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  December 11, 2017

Nina Turner On Transforming the Democratic Party From the Inside

Our Revolution President Nina Turner discusses her work on the DNC Unity Reform Commission

By Michael Sainato

December 11, 2017

The DNC Unity Reform Commission finished their recommendations of reforms to the Democratic National Committee this weekend, which included a 60 percent reduction in super delegates, more democratic rules in caucuses, greater DNC budget transparency measures, and the creation of an elected Ombudsman Committee to hold the DNC accountable during the presidential primaries. The recommendations will be sent to the DNC Rules and Bylaws Committee, who have six months to accept or propose amendments to the recommendations before the 447 DNC members vote on whether to enact the recommendations in the DNC’s Fall 2018 meeting.

“There's going to be a lot of organizing between now and then to get the members of the DNC to vote for in favor of the changes that the Unity Reform Commission has recommended,” said Our Revolution President Nina Turner, a member of the commission, in an interview with the Real News Network. “We need the grassroots. This is a insiders' game, so the only people who get a chance to vote are the people who are members of the DNC. But we need the grassroots to use their voices, to say to the DNC that they support the recommendations of the Unity Reform Commission.”

Though Turner and progressives on the commission did not come to a consensus with the Clinton appointed members of the commission on every proposal they pushed, Turner noted the fact they were able to come to a consensus on several reforms is progress in the right direction.

“One way or the other, the DNC members will have a chance to weigh in on these changes and vote them up or down,” added Turner. “So we need grassroots lobbying efforts to the members of the DNC to say that these changes should happen to make this party more accountable and more transparent, and to have real unity the Democratic Party's going to have to reform.”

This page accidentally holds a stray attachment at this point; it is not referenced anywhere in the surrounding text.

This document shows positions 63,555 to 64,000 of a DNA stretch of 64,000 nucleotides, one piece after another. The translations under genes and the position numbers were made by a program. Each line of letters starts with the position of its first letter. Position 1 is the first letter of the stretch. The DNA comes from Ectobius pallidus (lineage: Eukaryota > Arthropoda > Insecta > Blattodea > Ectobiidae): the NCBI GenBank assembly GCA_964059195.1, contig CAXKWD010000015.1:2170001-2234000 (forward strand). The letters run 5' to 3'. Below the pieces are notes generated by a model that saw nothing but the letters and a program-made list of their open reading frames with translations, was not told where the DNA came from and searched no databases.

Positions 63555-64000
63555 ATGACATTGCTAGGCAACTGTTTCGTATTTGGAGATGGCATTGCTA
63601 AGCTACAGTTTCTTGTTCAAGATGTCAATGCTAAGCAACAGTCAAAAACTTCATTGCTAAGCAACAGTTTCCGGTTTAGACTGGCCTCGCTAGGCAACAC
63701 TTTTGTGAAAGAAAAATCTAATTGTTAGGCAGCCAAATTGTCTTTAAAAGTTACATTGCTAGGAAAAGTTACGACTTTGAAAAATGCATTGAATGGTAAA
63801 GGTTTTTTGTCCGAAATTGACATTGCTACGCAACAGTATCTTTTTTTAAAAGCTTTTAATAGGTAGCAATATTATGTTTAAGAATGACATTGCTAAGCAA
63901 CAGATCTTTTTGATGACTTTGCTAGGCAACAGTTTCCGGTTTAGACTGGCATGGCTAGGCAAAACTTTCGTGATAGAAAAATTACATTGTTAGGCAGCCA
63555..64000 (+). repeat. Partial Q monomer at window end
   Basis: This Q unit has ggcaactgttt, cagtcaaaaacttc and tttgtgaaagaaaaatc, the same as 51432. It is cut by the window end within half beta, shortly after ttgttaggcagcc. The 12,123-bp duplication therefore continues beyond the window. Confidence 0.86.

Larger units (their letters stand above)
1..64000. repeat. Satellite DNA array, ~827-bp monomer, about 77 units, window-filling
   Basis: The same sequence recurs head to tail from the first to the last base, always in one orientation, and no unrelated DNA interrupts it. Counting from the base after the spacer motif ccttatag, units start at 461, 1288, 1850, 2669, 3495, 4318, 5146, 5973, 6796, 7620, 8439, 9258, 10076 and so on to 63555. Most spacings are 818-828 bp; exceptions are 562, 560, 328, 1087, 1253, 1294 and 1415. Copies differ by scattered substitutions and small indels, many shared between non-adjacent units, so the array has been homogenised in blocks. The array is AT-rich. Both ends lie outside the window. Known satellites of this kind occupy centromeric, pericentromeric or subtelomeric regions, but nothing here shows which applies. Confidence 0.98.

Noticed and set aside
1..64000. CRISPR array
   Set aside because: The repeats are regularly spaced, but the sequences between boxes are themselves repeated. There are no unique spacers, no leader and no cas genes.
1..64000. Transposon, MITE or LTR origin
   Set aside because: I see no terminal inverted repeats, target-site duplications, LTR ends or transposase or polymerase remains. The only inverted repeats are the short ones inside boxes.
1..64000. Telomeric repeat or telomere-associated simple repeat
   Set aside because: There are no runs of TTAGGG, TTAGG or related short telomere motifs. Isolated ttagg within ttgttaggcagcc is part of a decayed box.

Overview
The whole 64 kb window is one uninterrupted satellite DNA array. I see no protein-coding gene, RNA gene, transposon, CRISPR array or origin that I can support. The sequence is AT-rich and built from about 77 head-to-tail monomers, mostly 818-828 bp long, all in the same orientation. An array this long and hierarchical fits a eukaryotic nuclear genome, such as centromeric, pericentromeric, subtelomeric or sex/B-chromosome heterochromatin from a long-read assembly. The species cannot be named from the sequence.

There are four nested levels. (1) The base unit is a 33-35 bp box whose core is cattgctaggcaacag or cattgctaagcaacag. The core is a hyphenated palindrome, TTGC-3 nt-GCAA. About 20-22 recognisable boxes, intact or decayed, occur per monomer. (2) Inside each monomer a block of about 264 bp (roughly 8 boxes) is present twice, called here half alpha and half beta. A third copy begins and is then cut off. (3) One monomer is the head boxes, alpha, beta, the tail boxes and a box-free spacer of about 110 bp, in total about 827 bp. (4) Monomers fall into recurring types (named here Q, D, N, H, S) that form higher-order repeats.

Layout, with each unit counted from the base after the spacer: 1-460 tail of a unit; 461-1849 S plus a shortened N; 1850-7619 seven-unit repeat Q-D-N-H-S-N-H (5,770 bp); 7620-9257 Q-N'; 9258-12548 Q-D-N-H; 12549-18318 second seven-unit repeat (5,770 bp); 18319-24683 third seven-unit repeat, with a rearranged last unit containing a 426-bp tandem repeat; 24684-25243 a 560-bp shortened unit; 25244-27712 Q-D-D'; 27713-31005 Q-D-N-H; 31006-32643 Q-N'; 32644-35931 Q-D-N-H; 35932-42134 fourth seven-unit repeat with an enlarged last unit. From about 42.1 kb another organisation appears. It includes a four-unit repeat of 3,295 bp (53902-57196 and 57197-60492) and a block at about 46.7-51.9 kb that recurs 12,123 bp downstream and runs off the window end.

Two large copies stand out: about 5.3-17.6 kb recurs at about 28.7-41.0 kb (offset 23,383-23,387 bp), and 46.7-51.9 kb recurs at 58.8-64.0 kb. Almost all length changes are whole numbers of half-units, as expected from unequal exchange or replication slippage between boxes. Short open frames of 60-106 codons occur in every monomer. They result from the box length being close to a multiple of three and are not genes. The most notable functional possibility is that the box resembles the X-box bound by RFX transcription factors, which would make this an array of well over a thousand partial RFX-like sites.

The commission failed to recommend is to push for open primaries in every state. Closed primaries during the 2016 Presidential Primary were severely criticized for shutting out independent voters, many of them young voters or independents who were enticed to participate in the primaries for the first time due to Bernie Sanders’ campaign.

Sanders lost closed primary contests to Clinton in New York, Maryland, Pennsylvania, Delaware and lost by thin margins in Kentucky, New Mexico, and Nevada where independents were barred from participating, despite public tax dollars used to finance the primaries.

“We pushed hard to open up the primary process to all voters, believing that the independent voter that is leaning democratic will come in and vote and help. And they rejected that just flat out,” said Turner. “Democrats can't win without independent voters, so to me it's shortsighted to say to them, ‘You're not wanted in the primary process, but come and save us in the general.’ We can't have the both ways.”

Though the DNC Unity Reform Commission rejected recommending open primaries, the DNC rules and bylaws committee and individual states can still push to open up their primaries to voters for the 2020 election. In Florida for example, the state’s constitutional review commission is currently deciding whether to place open primaries up to a vote on the 2018 ballot.

The DNC itself still has a long road of reforms ahead to earn back the trust of voters who were disenfranchised by the 2016 Democratic Primary process and subsequent DNC member appointments and staffing. In order to accomplish this, Turner noted, progressives and Berniecrats must, “go to our states and run for those seats, so that when members of the DNC are selected, that we have a real seat at the table because we were elected by our states. And so that increases the likelihood that someone who is a progressive can be appointed to those seats.”

Turner says that only by gaining access to these local seats can progressives make real change. “The more people we can get elected as committee persons and chair and vice chair persons, the more then that we can impact what happens on the national level,” she said. “So I want people to run if they really care about working inside the party.”


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